With regard to Mike Wild’s letter in last week’s Guardian, I would just like to raise some points regarding ‘practical’ forms of producing energy in the real world and the need for British industry to work on a level playing field.
Firstly the argument against wind farms and solar farms is the fact that, by Mr Wild’s own words, the Government’s removal of subsidies means they cannot operate profitably, which really means if they need to be subsidised in the first place they were never going to be profitable.
Renewable energy campaigners want all fossil fuel power stations closed although they are the only current source that can supply adequate electricity to the National Grid to meet our needs as has been proven recently when manufacturing companies were actually ‘paid’ to stop production for a time to conserve electricity as many power stations have been closed down, hardly a good situation to bring our balance of payments down. I find it incredible that the interfering EU are putting unfair taxes on our energy consumption for companies resulting in the tragic loss of jobs in the steel industry, Wales, Redcar and Scunthorpe decimating whole communities and forcing us to buy inferior quality steel from China etc. And yet Germany is building either four or six new ‘coal fired’ power stations. Hardly a level playing field don’t you think, and China and India are the worst polluters in the world but nobody attempts to control them.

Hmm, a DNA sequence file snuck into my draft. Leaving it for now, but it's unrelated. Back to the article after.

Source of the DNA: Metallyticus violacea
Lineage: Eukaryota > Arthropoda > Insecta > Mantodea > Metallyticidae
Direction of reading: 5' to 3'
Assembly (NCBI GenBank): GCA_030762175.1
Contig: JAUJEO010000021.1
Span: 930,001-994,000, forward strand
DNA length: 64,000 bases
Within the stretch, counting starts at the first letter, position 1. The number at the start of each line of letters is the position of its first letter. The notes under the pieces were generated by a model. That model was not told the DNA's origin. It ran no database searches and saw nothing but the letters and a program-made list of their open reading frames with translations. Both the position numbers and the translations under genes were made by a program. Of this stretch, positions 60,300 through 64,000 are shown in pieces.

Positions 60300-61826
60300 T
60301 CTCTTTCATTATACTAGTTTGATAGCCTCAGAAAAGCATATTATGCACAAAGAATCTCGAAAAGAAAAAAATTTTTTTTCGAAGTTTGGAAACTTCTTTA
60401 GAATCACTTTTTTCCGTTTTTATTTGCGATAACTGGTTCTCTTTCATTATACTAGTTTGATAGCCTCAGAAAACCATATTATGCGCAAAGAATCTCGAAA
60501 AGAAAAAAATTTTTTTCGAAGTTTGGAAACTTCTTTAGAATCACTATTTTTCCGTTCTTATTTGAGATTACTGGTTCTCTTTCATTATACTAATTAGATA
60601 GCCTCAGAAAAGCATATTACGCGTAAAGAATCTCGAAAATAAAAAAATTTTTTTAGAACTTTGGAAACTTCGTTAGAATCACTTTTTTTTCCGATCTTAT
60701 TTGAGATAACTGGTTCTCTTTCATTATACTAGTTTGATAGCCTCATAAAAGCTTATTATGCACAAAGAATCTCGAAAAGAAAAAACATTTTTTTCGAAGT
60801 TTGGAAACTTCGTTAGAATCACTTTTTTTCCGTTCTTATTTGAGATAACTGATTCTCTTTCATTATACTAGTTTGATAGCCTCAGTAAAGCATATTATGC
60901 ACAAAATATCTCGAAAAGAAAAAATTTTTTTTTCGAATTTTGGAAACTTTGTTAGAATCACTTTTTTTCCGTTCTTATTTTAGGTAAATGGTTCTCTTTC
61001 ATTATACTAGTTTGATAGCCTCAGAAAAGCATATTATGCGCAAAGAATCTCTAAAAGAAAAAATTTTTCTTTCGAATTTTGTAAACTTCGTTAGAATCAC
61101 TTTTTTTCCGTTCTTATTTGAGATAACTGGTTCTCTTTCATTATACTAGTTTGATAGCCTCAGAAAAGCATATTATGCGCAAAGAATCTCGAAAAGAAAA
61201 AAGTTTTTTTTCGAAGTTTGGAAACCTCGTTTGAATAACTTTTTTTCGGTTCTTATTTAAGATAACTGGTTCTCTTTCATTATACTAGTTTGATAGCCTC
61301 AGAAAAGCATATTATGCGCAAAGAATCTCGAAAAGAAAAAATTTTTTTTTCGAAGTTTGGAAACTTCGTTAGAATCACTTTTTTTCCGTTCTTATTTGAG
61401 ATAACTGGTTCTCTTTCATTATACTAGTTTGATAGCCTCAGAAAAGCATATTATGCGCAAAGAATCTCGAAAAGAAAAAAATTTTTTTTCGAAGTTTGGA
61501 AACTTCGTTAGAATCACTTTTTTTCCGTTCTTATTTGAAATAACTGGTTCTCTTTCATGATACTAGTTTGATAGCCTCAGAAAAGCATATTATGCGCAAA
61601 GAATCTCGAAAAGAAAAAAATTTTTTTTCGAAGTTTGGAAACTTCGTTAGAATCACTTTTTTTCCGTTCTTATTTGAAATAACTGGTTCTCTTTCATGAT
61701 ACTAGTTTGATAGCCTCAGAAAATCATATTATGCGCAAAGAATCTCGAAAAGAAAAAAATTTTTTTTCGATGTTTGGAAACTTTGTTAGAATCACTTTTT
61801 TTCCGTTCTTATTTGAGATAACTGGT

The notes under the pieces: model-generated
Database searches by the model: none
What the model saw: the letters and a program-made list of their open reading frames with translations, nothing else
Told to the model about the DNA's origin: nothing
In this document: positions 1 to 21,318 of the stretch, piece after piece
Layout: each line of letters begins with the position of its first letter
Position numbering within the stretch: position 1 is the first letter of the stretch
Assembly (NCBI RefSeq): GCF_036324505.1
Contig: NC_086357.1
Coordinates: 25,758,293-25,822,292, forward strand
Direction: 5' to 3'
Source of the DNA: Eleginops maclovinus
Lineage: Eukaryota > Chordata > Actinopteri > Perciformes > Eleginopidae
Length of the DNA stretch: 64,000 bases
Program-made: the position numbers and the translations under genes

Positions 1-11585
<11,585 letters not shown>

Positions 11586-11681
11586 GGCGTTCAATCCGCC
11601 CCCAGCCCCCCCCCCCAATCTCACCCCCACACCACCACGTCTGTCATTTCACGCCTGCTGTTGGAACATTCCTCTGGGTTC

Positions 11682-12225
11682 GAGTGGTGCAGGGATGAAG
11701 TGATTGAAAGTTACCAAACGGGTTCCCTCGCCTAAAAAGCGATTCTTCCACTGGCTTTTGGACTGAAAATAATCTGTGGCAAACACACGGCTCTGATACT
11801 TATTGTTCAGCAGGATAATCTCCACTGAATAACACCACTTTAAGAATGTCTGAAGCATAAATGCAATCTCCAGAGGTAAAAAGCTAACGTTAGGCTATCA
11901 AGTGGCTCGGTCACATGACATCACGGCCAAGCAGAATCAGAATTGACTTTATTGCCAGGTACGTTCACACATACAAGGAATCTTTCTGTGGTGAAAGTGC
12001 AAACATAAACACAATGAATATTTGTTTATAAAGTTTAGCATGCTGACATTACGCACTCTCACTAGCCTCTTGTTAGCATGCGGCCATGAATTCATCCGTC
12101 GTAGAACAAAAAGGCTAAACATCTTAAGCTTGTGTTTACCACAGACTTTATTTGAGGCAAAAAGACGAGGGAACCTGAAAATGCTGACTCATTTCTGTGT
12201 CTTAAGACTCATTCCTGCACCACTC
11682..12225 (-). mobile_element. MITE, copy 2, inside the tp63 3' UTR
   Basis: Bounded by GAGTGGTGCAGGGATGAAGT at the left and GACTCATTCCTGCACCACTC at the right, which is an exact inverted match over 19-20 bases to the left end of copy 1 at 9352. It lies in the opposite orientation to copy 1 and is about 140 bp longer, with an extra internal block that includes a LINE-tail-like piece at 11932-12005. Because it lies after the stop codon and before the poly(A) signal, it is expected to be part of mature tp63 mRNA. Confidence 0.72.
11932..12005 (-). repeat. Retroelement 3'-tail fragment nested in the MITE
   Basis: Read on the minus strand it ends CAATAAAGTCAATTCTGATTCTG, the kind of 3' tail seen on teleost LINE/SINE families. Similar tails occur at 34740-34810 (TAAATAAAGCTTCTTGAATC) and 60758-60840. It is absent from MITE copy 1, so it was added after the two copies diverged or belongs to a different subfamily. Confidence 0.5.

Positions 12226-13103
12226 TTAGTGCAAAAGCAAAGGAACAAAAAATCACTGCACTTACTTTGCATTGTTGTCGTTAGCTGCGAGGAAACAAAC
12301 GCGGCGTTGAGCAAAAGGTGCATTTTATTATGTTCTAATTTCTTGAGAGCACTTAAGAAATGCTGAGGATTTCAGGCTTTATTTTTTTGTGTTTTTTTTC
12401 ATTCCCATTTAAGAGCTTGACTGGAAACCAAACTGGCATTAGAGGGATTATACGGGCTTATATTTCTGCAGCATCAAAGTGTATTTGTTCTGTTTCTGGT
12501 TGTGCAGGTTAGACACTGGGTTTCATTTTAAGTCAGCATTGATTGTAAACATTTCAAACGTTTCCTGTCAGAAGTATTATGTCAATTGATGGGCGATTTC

With regard to air pollution, I drive from Retford to North Leverton and through to Cottam village twice a day five days a week going by the side of the power station. Even when West Burton and Cottam power stations are working full tilt, although they emit smoke and steam, it quickly disperses and leaves a clear sky, so much so that before dropping down into North Leverton it is sometimes so clear that you can actually see Belmont television mast way over towards the Lincolnshire coast. If you really want to see air pollution and constant smog try visiting Los Angeles or Shanghai, I have been to both places and seen it for myself.
Finally with regard to the dangers of fracking, I would suggest it is more about how it is done, with the correct procedures and proper depth of vertical drilling, rather than the system of fracking that is important. A friend of mine is a retired mining engineer, working all over the world and he witnessed fracking over 40 years ago to obtain oil and it is a similar system to gas but some with different techniques and no problems were encountered.
We all want air pollution to be as low as possible but we must balance it out with the practicalities of running industries and everyday living.